Recycling and Demolition of the Nashville Thermal Waste-to-Energy Plant (Metro Nashville, Tennessee)
On April 19, 2004, the Nashville Thermal Transfer Corporation formally turned over the 30-year-old Thermal Waste-to-Energy plant property to Anderson Excavating Company of Omaha, Nebraska, for complete demolition. The RFP indicated a Project-goal of 90% reuse/recycling of the Plant.
The overall demolition process, from writing of the contractor RFP to contracting, was managed by GBB. One of the unique and original aspects of the “dismantling of Thermal” was an on-line auction process conducted on Thermal’s fixed and used mobile equipment and parts. GBB assisted the Metro IT staff publish and complete over 150 auction transactions for the resale and reuse of used equipment. These auction events, completed over a six-month period brought $983,000 to the Metro Nashville government, owner of the Thermal assets, reducing the overall cost to close and demolish Thermal.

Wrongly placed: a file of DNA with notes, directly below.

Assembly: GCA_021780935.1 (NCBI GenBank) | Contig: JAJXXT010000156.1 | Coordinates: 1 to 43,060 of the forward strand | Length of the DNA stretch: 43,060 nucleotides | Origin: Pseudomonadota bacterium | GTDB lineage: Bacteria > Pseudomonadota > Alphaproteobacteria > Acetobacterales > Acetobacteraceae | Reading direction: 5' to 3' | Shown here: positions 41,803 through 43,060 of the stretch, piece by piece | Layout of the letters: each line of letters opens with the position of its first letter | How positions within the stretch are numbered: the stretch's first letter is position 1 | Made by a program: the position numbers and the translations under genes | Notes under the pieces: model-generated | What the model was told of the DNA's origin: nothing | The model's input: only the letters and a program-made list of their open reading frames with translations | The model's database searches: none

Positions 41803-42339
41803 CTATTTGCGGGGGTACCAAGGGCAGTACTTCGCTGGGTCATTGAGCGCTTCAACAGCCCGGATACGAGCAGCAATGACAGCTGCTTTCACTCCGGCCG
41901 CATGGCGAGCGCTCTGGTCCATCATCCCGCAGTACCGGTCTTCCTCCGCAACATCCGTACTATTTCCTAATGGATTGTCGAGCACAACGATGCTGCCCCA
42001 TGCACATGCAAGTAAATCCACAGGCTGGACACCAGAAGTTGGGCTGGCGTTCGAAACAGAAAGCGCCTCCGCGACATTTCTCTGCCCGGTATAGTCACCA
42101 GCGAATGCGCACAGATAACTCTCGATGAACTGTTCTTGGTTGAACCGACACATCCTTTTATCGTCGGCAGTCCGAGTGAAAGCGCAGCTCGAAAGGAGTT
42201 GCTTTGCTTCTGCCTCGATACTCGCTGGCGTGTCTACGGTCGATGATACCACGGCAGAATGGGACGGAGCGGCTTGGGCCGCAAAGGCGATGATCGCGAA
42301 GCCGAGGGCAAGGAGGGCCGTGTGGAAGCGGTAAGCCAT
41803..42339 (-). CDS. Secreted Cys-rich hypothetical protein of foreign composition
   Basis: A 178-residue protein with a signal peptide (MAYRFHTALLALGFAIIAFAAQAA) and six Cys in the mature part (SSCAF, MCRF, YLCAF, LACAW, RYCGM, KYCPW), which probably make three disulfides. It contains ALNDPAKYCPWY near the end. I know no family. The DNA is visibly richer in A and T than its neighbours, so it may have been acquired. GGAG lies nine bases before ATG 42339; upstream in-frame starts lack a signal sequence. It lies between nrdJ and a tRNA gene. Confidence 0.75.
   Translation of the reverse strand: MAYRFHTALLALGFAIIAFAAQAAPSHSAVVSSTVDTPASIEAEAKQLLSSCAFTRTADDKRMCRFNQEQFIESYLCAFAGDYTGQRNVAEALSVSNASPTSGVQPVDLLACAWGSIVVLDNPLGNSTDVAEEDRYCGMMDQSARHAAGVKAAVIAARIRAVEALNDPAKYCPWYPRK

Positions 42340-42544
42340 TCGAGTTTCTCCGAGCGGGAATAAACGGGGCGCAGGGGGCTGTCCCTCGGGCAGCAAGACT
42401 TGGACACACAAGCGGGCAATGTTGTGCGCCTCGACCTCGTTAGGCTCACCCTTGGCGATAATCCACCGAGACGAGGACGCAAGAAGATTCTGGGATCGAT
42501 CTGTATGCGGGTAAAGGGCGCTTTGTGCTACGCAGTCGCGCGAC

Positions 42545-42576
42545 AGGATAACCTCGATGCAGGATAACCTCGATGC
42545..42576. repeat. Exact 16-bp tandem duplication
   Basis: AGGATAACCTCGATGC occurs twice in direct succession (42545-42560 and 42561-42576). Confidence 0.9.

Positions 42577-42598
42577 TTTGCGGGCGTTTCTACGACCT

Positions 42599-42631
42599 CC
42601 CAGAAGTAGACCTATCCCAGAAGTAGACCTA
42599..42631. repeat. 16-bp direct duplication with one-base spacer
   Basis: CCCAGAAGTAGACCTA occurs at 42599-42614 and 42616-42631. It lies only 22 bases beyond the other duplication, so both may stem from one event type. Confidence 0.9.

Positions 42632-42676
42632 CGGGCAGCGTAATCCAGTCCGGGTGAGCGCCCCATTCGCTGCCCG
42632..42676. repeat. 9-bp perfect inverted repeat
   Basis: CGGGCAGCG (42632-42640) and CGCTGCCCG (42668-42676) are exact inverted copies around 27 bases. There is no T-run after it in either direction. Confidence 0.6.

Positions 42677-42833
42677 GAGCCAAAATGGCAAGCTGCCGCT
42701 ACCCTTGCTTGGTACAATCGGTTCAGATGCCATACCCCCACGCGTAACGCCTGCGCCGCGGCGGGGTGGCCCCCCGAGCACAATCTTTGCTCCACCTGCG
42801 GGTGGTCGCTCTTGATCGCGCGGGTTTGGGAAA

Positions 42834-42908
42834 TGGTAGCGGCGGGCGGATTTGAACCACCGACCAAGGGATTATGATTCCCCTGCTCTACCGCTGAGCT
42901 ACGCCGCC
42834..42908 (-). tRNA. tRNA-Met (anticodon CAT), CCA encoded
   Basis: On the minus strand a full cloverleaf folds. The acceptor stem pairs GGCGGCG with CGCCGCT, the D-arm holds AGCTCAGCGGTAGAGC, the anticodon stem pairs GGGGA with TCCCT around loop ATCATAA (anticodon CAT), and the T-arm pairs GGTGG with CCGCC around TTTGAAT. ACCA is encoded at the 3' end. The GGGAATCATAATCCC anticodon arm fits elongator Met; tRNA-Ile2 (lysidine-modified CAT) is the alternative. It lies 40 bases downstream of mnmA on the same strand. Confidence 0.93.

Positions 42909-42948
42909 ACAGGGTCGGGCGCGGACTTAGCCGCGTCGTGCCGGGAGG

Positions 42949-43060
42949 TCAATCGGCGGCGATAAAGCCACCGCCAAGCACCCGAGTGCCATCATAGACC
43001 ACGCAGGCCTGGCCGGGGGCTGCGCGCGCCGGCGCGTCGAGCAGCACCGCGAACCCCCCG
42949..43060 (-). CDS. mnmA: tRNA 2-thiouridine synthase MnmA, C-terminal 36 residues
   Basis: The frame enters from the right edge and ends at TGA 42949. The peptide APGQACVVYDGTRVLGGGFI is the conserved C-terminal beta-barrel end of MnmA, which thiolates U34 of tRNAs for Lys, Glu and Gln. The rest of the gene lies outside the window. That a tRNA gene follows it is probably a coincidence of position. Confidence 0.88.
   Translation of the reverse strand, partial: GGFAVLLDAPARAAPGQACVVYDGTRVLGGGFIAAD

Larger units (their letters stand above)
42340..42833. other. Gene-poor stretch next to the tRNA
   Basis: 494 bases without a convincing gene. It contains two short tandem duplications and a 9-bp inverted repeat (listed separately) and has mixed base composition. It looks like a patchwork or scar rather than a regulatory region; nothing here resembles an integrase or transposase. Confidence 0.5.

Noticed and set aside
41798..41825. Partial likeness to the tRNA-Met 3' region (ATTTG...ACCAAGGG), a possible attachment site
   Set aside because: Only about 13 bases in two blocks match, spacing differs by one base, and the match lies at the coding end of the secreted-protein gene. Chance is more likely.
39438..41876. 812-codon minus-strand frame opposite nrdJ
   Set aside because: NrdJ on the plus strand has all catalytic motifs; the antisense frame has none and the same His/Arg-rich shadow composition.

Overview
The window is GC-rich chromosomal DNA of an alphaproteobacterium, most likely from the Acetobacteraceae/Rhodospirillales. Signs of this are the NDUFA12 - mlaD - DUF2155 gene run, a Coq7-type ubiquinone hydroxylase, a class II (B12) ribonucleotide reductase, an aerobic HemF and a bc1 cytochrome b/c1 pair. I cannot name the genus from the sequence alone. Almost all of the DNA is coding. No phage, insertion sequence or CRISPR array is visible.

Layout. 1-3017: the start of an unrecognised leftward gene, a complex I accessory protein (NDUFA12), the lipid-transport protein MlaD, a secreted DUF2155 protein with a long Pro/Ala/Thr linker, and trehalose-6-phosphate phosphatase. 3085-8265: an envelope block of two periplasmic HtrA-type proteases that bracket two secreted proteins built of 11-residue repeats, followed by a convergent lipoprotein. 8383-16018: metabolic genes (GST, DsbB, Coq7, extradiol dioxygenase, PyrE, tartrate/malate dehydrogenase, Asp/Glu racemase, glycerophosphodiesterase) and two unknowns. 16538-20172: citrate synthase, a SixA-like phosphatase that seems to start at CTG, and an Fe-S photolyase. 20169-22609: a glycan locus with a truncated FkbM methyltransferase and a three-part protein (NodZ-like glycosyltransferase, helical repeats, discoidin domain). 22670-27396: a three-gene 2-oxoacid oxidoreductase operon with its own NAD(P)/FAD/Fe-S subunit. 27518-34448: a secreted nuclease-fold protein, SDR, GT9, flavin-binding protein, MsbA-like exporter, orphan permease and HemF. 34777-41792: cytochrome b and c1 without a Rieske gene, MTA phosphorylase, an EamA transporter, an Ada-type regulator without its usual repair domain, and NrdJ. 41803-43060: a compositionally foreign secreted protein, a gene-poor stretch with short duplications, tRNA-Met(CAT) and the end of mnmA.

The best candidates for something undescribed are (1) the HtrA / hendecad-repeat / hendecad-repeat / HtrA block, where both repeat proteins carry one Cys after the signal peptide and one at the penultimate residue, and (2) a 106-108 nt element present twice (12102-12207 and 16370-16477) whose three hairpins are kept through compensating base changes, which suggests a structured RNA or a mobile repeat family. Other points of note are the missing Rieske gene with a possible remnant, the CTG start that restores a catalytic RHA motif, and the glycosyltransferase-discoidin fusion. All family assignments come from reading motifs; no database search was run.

The five-month project included the implosion of the large 200-foot concrete stack. Considering all site-related work, GBB has calculated that 98.5%, by weight, of all the materials within the old waste-to-energy plant were either salvaged for reuse, or processed for recycling including materials such as crushed concrete aggregate, crushed asphalt, metals, railroad ties and used equipment. New Metro public works construction projects were the strategic recipients of many of these recycled materials, saving the Metro costs of buying virgin materials.